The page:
While a lot has been said about the meddlesome potential of mobile phones and social media, a vast proportion of employees across Britain cited colleagues as their greatest workplace distraction.
The survey, carried out by Clarendon London, revealed that 20.3% of the 2,000 British employees queried confessed that colleagues were the source of distraction for them. The distractions could materialise as workplace gossip or the repeated asking of questions.
'Hot desking', whereby employees shift their work desk around the office space, has been highlighted as the ideal method to dealing with disruptive colleagues.
Mobile phones did end up coming second in the survey, with 19.2% of the respondents noting that maintaining communication with family and friends have affected their productivity at work.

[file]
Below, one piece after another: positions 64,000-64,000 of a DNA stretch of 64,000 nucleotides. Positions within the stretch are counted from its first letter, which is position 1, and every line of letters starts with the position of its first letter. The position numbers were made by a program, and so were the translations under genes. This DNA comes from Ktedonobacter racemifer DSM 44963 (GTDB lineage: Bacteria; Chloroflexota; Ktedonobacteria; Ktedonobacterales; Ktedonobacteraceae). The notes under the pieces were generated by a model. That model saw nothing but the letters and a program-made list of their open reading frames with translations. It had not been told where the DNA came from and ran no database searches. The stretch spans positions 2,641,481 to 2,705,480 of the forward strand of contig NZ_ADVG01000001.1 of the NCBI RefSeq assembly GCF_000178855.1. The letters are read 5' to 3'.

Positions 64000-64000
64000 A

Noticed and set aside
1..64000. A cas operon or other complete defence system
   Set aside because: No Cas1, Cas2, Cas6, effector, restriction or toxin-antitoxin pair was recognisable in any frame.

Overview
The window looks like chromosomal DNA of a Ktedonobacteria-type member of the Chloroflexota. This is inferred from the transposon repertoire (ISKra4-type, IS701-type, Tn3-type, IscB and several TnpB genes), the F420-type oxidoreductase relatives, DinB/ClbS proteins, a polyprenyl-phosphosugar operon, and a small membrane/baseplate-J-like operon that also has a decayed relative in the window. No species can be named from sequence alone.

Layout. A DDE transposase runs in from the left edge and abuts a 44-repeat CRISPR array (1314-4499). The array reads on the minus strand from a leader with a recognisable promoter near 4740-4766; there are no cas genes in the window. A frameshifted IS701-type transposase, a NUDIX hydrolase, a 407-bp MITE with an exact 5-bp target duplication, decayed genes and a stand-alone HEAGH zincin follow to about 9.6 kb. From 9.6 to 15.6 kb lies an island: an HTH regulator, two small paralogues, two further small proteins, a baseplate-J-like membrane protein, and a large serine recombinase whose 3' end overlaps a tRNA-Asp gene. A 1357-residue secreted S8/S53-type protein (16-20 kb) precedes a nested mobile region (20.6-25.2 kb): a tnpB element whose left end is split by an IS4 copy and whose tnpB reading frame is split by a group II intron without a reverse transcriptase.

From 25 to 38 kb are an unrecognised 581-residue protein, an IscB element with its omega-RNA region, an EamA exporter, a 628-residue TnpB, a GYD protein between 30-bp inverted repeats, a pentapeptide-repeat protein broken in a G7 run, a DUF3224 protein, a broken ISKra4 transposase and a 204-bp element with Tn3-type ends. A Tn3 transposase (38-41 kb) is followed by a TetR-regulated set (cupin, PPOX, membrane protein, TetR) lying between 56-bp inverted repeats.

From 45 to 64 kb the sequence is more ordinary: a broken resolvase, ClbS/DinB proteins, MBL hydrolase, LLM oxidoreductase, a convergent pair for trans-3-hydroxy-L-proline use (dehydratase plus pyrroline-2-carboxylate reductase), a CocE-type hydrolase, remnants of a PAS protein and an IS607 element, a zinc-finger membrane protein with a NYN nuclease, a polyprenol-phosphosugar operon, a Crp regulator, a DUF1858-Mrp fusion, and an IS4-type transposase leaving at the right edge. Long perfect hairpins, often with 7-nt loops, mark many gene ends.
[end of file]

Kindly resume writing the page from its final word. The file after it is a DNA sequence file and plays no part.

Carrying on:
Other significant sources of distraction in the office included social media and personal emails, which were cited by 11.1% and 10.6% of the respondents, respectively.
ClarendonLondon.com spokesperson James Brockbank expressed his surprise at the survey's results and said: "It came as a surprise to find that over a fifth of those who responded cite their colleagues as their biggest distraction and cause of underperformance on tasks and duties."
Mobile phones and social media perhaps don't come as so much of a shock, however it goes to show that employers need to take the time and allocate the right resources to ensure that employees don't bend the rules too much when it comes to talking amongst themselves in work time and the fact that workplace gossip really does exist and can contribute to, over the course of a year, hundreds of working hours lost."